New York Times Takes Telcos to Task for Lousy Connectivity

icon-signal-tm Bloggers and users have been railing about lousy 3G connectivity for about as long as there has been 3G connectivity. Rural users are the forgotten children, high density urban dwellers suffer as well. And yet, on the surface nothing seems to ever get done. Or rather, no communication of action by the Telcos ever really gets communicated beyond the ever present ““we’re going to upgrade our service” and ““we’re investing $X in improvements.”

Maybe folks in those corporate boardrooms will pay a little more attention now that the issues seem to have spilled over into the mass media at a time where some big things are on the horizon for mobile users. This New York Times article outlines the problem and actually has some good reporting about what causes some of the issues that users face. AT&T gets spanked pretty hard in the article, and deservedly so in my opinion. I find AT&T’s lack of progress in improving its shoddy service to be borderline criminal, especially in light of their constant false advertising about how good it is. Sprint and Verizon get some knocks as well, but come fare better in the article and their is no mention of T-Mobile.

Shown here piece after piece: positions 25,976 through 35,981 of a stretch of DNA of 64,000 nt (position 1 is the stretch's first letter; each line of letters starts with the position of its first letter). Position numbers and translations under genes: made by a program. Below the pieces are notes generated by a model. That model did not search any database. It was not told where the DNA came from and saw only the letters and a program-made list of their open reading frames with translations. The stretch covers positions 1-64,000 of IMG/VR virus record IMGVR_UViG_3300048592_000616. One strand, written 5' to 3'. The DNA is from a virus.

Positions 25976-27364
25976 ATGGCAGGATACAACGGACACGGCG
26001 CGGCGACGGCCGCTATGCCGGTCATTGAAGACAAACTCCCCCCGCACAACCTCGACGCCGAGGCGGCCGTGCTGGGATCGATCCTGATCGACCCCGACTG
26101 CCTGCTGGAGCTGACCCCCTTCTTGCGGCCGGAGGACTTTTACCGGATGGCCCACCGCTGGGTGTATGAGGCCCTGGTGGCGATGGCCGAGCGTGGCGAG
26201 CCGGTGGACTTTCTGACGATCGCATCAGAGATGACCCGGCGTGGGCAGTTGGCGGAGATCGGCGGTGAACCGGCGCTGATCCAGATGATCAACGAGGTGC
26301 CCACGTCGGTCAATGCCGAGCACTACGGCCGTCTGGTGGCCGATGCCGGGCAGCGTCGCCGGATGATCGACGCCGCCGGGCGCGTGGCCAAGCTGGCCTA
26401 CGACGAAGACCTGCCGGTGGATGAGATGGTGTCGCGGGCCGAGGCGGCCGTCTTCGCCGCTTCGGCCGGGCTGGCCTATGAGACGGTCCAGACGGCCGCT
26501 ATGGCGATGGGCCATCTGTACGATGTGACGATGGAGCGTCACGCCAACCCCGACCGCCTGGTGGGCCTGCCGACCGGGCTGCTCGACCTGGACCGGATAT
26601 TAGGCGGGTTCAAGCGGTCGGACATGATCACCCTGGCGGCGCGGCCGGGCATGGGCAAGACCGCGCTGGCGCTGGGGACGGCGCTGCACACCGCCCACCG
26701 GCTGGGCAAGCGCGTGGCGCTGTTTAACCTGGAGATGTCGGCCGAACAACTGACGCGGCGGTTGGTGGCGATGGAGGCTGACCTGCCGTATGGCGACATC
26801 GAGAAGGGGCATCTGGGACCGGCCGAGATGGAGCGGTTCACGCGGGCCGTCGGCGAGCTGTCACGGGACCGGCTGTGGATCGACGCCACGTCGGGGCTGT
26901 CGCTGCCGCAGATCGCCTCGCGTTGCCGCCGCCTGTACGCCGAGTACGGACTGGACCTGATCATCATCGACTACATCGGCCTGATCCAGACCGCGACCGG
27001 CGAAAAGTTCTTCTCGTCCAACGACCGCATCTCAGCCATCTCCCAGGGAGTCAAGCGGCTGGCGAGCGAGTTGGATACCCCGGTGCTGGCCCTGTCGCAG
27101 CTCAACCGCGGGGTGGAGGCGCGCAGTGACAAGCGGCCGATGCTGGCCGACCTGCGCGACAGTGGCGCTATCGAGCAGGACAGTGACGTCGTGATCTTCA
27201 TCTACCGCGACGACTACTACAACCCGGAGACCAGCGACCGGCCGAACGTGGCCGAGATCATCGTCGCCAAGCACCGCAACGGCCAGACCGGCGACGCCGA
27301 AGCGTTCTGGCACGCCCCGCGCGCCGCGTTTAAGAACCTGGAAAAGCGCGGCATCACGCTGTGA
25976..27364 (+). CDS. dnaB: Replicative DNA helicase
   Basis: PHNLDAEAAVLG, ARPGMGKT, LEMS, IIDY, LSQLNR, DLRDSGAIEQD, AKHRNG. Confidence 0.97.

The perfect example of this for me is that I know personally of one instance and have been told of another, where AT&T’s 3G coverage is so bad that employees in two AT&T stores are apoplectic and apologetic about it, given that customers can’t get it to work within proximity of the locations where they are buying devices. Talk about a tough way to make a living. But yet customers keep getting seduced into buying the latest and greatest. It sort of reminds me of the experience of being a Chicago Cubs fan. You can wait and hope and hang onto the eternal promise of ““Wait until next year,” but next year never comes. Yet, curiously the turnstiles still turn every year. I guess in some things we love to identify with losers.

I realize the challenge and expense of building out these networks is enormous, and I realize that nothing is ever perfect. But if you ask me, the examples set by these carriers that lead to the frustration consumers face is shameful. When we hear that the networks are afraid of overburdening their systems by allowing to much data flow in an era where ““going mobile” is as strong of a cultural and economic shifter as ““Go West, young man” was in another era, something needs to change.

Maybe when these new devices with new features head to the FCC, the FCC should begin demanding whether or not the Telcos can support the traffic before they approve them.